One hundred eighteenth in a semi-alphabetical series on West Kootenay/Boundary place names
Last week we saw that in 1897, two townsites existed on Lemon Creek in the Slocan Valley: one where the railway was expected to cross, known as Del Monte or Lemon Creek Crossing, and the other at the confluence of Lemon and Summit creeks, known as Summit or just Lemon Creek.
A post office application filed on Oct. 2 of that year by residents of the former town suggested the name Lemonton. The attached petition had almost 60 names, including employees of a recently established sawmill as well as miners and prospectors.
The postal inspector’s report stated: “The name of the station at the site of the proposed office here has been changed to Lemon Creek. Lemonton is the name of a new townsite about 12 miles east of the Lemon Creek station up Lemon Creek.”
In fact, it was probably the other way around, but in any case, a post office didn’t open and Lemon Creek Crossing became better known as Lemon Creek Siding, or just Lemon Siding. The earliest mention of the latter was in The Ledge of Nov. 16, 1899: “A large stable will be built at Lemon siding.”
A post office application was filed again in late 1900 in the name of Lemon Creek, but postal authorities didn’t believe it was necessary and it never opened.
Oddly, a much later reference to Lemonton is found in the Slocan Mining Review of June 11, 1908: “It is stated here that the wagon road from Slocan City to Lemonton will probably be extended to Perry Siding this summer … Several buildings have been erected on the local ranches recently, a barn on the Anderson ranch at Lemonton being the biggest undertaking.”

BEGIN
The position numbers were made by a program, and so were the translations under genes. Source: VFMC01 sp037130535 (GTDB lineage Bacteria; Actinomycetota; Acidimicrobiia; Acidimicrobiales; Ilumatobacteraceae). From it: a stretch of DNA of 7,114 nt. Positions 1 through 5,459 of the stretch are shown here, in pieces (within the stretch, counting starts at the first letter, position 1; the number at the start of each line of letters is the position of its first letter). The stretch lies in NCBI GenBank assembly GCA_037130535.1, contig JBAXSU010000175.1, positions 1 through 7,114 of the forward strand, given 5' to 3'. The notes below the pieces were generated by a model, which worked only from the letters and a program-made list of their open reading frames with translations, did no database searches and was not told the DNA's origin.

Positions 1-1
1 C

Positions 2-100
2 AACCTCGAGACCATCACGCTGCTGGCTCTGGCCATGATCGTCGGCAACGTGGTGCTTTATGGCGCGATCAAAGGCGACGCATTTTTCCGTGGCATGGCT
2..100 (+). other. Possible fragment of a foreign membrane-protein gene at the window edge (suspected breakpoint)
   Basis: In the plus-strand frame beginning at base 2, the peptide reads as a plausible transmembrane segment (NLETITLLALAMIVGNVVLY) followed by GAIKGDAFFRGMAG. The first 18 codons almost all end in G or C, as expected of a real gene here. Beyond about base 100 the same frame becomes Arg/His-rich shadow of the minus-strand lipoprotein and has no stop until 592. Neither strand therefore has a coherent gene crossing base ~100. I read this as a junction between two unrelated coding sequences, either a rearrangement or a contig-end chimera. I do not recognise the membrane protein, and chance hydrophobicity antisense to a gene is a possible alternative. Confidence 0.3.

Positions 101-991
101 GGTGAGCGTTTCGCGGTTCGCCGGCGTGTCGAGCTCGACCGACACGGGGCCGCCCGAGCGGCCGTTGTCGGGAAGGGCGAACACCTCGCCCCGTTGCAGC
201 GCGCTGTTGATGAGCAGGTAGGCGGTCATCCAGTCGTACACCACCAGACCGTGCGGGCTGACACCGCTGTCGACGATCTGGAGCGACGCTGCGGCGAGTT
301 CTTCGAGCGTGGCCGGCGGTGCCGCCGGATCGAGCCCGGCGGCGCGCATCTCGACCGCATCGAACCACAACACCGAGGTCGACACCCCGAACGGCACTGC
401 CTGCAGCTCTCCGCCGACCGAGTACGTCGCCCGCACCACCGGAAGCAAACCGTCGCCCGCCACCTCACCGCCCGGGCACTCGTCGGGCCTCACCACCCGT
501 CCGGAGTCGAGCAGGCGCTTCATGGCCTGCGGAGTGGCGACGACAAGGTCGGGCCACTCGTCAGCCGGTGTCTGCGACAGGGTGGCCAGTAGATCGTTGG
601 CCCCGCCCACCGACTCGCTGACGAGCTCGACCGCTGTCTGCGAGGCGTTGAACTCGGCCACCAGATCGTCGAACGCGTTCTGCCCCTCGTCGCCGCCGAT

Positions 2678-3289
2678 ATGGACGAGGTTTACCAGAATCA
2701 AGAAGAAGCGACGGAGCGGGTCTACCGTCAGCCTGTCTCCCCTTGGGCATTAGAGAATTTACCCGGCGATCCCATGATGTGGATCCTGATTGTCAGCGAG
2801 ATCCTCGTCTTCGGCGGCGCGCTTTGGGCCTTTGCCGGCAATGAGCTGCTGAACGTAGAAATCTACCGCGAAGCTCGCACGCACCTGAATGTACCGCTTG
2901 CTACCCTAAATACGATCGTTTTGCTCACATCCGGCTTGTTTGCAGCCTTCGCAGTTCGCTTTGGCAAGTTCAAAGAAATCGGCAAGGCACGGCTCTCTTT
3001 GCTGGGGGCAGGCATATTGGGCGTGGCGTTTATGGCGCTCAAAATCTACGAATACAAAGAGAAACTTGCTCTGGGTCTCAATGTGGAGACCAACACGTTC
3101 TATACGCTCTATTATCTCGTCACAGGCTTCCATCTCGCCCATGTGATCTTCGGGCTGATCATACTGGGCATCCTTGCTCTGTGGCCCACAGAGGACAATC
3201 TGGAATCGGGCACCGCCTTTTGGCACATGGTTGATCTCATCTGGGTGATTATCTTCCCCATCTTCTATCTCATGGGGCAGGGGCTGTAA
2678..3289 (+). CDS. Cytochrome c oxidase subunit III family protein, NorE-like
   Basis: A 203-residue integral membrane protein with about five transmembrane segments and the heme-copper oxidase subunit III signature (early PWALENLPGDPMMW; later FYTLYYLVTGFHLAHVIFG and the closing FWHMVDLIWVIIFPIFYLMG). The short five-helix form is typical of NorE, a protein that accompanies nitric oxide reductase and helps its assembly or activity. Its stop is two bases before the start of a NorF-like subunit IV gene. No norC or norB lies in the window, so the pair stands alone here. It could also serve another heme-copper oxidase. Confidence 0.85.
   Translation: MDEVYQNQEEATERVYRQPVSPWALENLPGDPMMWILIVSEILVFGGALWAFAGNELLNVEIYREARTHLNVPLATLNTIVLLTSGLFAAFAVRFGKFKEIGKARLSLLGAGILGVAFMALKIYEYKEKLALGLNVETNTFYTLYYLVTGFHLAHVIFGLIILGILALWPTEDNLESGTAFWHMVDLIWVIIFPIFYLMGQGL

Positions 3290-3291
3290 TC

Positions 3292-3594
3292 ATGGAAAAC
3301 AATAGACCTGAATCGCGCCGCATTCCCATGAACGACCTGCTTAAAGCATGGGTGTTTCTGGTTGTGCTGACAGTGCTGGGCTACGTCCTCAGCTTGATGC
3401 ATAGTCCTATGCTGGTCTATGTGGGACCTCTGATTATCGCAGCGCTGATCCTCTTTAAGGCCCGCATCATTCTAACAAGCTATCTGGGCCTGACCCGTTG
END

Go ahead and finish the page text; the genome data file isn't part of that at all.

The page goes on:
Meanwhile, unsold lots in the other Lemon Creek townsite, which never fulfilled its potential, were to be auctioned off. But The Ledge of Sept. 19, 1901 reported a snag:
“For some weeks past the Government Agent at Kaslo has been advertising to sell at public auction government lots in Lemon Creek townsite. Last week the agent went down to Slocan City to see if he could find the townsite … After investigating for a day or two and not being able to get within eight miles of its exact location, the agent wired to Victoria for permission to withdraw the sale. It was granted and the agent is now out with a search warrant for the government lots in the townsite of Lemon Creek.”
The land finally reverted to the government in 1904.
A few sources also mention a place called Lemon City, but it’s not always clear which townsite they’re referring to. An ad in the British Columbia Gazette of Jan. 13, 1898 read: “Notice is hereby given that application will be made … to build and equip and maintain waggon [sic] roads from … Slocan City to Lemon City, on Lemon Creek …”
Clara Graham wrote in Kootenay Mosaic: “From the south end of Slocan Lake trails led up Springer and Lemon Creeks and on the latter was situated Lemon City, now another ghost town.”
And in West Kootenay: Ghost Town Country, Bill Barlee referred to Lemon City as “a short-lived railway camp founded in the 1890s when the CPR was building the Columbia and Western Railway to Slocan City.”
The Nelson Daily News of Aug. 7, 1937 said Lemon City was another name for Oro — a ghost town often confused with the Lemon Creek townsite on Summit Creek. We’ll deal with Oro separately in this series.
Previous installments in this series